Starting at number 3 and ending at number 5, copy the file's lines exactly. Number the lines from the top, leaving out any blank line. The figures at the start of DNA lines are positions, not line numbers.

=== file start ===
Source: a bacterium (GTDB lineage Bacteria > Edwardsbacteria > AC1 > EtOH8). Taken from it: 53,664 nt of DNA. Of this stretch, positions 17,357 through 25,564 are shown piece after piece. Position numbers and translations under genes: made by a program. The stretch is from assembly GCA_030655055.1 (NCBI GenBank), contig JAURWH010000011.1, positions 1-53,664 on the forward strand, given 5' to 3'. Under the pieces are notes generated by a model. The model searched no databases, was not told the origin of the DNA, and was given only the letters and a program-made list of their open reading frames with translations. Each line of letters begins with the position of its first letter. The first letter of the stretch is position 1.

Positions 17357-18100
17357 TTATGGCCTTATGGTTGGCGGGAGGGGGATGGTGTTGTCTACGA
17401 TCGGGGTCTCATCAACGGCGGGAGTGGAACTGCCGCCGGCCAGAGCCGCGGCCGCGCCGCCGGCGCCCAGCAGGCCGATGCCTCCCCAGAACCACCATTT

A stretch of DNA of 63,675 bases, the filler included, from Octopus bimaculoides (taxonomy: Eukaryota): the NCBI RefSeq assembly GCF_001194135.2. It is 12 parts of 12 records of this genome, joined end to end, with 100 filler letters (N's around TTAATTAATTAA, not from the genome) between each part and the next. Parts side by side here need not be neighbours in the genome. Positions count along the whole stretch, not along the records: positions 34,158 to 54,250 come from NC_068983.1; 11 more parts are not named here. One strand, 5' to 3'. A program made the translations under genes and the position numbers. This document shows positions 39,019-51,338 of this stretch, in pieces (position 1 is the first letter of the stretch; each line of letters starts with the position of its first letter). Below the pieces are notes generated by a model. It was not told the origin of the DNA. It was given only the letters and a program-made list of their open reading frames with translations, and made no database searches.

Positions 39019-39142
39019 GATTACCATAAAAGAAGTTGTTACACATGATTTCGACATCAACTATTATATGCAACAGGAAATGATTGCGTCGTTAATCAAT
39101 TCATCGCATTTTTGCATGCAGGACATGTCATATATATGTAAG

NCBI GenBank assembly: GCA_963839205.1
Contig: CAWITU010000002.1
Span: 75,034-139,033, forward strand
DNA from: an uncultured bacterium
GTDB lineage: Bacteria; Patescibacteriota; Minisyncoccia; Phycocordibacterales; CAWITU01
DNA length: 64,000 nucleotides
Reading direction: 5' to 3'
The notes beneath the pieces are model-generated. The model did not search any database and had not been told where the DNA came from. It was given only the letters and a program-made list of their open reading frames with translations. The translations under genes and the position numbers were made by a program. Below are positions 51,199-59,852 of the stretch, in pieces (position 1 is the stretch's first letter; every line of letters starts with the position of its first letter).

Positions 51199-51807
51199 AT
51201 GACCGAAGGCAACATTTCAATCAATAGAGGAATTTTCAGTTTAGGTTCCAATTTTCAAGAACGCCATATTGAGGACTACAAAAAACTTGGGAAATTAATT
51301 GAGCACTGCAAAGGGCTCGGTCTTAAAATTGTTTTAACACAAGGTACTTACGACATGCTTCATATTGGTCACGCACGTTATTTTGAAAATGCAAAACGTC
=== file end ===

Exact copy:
17357 TTATGGCCTTATGGTTGGCGGGAGGGGGATGGTGTTGTCTACGA
17401 TCGGGGTCTCATCAACGGCGGGAGTGGAACTGCCGCCGGCCAGAGCCGCGGCCGCGCCGCCGGCGCCCAGCAGGCCGATGCCTCCCCAGAACCACCATTT

A stretch of DNA of 63,675 bases, the filler included, from Octopus bimaculoides (taxonomy: Eukaryota): the NCBI RefSeq assembly GCF_001194135.2. It is 12 parts of 12 records of this genome, joined end to end, with 100 filler letters (N's around TTAATTAATTAA, not from the genome) between each part and the next. Parts side by side here need not be neighbours in the genome. Positions count along the whole stretch, not along the records: positions 34,158 to 54,250 come from NC_068983.1; 11 more parts are not named here. One strand, 5' to 3'. A program made the translations under genes and the position numbers. This document shows positions 39,019-51,338 of this stretch, in pieces (position 1 is the first letter of the stretch; each line of letters starts with the position of its first letter). Below the pieces are notes generated by a model. It was not told the origin of the DNA. It was given only the letters and a program-made list of their open reading frames with translations, and made no database searches.